I did really enjoy the Michael Wesch video about You Tube. It was well edited (not just a video of a lecture), which I really appreciated.
I loved his passion for the joy that Gary brought to the world with his “Numa Numa” lip synch. That was a beautiful thing. You know what’s not a beautiful thing? Insta-celebrities that clog up the bookings on The Today Show. There is so much wonderful content to be found on You Tube and the Internet, I wish people would stop becoming obsessed with people like Antoine Dodson.
It is crazy that so many of the videos on You Tube are meant to be seen by less than 100 people. You Tube is a fantastic way to express yourself, celebrate yourself and people like you, or create wonderful art that is instantly visible to everyone in the world
One thing that I couldn’t stop thinking about during the video is how few minorities were represented, even though You Tube is for everyone and there are people of all backgrounds using it. To me, that is strictly a problem with the researchers in the class who found the videos and Wesch himself, who, as an anthropologist, should have said or done something.
When Jeff asked us in class if we were big You Tube people, I said no. I hate the meme culture and Internet celebrities. However, I love music (and reality singing competitions in Europe), so I actually do spend an hour or two a week watching (or listening to, rather) You Tube music videos, from live concerts of my favorite bands to clever new videos.
One of the great things I’ve found is that there are so many bloggers and amateur videographers that record musicians as a series. La Blogotheque’s “Take Away Shows,” based in Paris, is one of the most famous. They have a playlist called “The Very Best,” curated from their best shows. The first one on the list, Grizzly Bear singing “The Knife” on the streets of Paris, is one of the most amazing things I’ve seen. This style of documentation has become very iconic in the indie music community because of You Tube users like La Blogotheque.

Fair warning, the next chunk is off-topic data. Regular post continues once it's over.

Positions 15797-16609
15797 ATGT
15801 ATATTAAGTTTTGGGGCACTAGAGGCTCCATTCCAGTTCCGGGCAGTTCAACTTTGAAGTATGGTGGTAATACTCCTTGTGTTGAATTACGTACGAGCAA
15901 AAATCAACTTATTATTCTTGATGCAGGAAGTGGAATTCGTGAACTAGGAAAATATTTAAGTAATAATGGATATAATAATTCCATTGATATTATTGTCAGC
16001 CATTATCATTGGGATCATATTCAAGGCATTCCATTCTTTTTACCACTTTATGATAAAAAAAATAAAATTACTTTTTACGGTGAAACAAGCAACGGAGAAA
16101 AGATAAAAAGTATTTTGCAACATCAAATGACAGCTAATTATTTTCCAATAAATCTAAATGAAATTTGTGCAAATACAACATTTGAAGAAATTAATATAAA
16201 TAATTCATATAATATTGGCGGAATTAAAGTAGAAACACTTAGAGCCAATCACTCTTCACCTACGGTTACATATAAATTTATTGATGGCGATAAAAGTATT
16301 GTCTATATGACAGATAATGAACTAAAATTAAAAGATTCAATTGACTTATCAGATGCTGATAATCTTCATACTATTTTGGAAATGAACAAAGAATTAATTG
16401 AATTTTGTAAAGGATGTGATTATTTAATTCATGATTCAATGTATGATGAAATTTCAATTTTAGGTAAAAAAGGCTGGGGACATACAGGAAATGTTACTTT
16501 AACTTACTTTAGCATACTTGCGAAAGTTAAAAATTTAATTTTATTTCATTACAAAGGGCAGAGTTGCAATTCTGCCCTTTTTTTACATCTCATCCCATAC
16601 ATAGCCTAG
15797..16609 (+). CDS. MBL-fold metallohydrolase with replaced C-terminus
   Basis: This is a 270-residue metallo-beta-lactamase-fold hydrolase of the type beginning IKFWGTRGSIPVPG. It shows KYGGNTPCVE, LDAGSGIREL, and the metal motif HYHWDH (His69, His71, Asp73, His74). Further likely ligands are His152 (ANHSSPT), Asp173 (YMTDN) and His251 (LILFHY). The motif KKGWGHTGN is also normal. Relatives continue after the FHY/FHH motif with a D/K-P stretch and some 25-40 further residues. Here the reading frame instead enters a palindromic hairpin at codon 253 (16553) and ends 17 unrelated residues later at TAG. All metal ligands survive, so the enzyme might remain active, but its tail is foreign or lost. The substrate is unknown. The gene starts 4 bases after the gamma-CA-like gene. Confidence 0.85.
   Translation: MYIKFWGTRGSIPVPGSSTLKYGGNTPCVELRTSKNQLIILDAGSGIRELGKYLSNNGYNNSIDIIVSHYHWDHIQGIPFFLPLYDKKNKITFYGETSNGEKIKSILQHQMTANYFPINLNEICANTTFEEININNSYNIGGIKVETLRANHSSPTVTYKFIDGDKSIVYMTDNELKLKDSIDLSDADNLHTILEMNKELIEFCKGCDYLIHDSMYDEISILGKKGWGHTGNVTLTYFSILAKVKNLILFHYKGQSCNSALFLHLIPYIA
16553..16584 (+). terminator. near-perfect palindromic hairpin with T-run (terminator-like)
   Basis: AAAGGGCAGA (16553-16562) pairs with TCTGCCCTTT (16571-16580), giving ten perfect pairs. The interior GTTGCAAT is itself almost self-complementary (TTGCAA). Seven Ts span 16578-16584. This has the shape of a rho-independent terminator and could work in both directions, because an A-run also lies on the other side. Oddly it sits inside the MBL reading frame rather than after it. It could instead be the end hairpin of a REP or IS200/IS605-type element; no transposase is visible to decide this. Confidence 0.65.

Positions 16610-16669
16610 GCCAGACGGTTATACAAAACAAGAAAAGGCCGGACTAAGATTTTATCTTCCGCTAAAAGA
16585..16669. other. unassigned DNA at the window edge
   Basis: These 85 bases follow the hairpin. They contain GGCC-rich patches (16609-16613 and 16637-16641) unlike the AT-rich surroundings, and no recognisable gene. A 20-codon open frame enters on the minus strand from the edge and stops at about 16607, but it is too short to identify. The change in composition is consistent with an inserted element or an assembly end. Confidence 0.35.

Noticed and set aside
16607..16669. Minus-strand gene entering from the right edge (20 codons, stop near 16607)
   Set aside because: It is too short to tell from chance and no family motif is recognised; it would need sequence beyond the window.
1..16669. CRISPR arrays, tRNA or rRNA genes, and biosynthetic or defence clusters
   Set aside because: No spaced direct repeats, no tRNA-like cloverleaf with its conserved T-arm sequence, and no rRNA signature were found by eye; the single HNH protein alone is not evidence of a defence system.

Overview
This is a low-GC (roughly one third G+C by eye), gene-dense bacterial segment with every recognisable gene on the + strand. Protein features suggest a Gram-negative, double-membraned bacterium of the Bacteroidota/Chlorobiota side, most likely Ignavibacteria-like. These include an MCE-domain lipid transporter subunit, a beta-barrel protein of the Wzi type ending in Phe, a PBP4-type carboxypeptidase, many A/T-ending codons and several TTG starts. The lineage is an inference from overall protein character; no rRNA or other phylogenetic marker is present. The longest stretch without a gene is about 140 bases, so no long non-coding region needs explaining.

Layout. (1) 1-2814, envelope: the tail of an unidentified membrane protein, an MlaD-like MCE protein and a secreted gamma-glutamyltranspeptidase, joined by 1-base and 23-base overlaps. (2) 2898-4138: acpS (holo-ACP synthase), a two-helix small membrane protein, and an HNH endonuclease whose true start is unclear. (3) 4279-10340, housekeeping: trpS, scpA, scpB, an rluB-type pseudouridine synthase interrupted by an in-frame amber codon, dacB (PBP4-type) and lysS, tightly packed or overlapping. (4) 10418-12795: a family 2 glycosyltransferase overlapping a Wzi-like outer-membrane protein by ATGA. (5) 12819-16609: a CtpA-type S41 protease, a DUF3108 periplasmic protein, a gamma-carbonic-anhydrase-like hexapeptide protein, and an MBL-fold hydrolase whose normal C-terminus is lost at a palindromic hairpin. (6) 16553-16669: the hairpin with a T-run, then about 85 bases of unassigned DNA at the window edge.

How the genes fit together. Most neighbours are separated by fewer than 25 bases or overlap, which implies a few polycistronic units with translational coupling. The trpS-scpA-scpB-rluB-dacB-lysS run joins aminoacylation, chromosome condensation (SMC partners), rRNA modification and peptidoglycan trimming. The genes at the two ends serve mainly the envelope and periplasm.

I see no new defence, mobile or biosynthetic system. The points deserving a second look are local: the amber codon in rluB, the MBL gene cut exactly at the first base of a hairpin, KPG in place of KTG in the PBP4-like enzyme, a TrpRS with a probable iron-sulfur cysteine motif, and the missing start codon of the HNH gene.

I wanted to research La Blogotheque, so I started on Wikipedia, where I found that the series was created by independent filmmaker Vincent Moon. To me, the fact that he no longer wants to make films for profit and he’d prefer to collaborate with young talent all over the world is a direct result of web 2.0 and the places it can take its strongest artists. Obviously, La Blogotheque is bigger than Vincent Moon and it has morphed into something that has spawned a thousand You Tube imitators.
This interview with La Blogotheque filmmaker Derrick Belcham is really interesting. This quote relates to the anthropolgical study of You Tube:
There’s so much amazing video content out there, and you know, the style- pioneered as a music style by La Blogotheque. It doesn’t matter what the source is and who’s saying what about it, if the filmmaker is good and does their job – it doesn’t matter.
The high quality level of art produced and put onto You Tube (and Vimeo, where a lot of my favorite comedy things live) is insane. That is why I keep returning to video streaming sites.
Joanne’s post, mentioning The Office, made me realize how much YouTube is embedded in our popular culture. The Office also did a lip dub video one season. That could be a blog entry in itself, I think. Or a criticism of YouTube culture from a feminist perspective, which I wish I had more time to do (would have made a great project).
I made a playlist of videos for my project. They are primarily about GawkerMedia (an hour of Nick Denton talking about the commenting system which I now HAVE to watch), with one Community fan video thrown in (I swear this makes sense, and yes, I will be talking about Community in my project).